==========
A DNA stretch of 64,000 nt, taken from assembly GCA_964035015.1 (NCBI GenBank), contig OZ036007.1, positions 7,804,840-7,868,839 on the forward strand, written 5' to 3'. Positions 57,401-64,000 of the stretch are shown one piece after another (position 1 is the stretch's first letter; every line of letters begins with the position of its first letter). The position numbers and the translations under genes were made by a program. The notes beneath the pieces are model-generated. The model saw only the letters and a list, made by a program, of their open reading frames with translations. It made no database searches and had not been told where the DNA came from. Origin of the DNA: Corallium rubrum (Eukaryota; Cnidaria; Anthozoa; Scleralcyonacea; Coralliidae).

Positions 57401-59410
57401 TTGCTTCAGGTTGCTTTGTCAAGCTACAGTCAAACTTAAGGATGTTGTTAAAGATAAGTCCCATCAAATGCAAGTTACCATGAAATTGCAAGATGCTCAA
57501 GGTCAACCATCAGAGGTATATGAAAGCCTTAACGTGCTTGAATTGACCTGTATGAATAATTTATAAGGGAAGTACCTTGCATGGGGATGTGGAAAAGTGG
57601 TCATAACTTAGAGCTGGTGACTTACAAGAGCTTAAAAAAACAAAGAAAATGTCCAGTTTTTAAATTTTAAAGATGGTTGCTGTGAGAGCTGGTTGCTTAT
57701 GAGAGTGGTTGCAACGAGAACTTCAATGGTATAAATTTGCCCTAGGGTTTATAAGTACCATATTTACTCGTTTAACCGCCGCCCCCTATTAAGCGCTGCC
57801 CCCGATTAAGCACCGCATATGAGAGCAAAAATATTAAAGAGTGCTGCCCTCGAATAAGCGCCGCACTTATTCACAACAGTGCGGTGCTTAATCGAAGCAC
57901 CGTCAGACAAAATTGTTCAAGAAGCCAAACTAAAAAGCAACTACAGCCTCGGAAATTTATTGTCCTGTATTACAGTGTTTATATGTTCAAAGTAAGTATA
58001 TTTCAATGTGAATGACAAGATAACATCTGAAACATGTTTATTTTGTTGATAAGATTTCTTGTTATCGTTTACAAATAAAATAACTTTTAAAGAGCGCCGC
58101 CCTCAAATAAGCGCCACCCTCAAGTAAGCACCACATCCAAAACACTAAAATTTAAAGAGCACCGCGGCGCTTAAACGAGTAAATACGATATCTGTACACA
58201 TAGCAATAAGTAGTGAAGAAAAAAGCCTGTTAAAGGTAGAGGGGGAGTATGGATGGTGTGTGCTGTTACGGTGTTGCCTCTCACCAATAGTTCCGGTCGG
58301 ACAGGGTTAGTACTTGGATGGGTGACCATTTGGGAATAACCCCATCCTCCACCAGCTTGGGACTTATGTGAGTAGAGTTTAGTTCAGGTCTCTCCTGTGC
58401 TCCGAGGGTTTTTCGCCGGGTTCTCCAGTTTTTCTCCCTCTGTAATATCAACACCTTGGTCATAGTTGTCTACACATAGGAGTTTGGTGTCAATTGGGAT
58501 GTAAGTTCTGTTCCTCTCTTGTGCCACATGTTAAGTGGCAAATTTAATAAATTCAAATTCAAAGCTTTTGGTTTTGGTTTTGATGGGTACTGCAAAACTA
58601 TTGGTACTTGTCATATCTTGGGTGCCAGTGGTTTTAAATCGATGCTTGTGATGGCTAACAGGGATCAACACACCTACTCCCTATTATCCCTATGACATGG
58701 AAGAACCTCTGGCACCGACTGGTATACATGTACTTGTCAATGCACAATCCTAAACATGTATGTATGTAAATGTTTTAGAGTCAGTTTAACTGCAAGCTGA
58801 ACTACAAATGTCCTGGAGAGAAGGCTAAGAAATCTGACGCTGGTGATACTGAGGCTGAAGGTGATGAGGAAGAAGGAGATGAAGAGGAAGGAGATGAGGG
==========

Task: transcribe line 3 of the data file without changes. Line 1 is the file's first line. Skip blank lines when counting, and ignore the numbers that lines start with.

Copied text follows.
57401 TTGCTTCAGGTTGCTTTGTCAAGCTACAGTCAAACTTAAGGATGTTGTTAAAGATAAGTCCCATCAAATGCAAGTTACCATGAAATTGCAAGATGCTCAA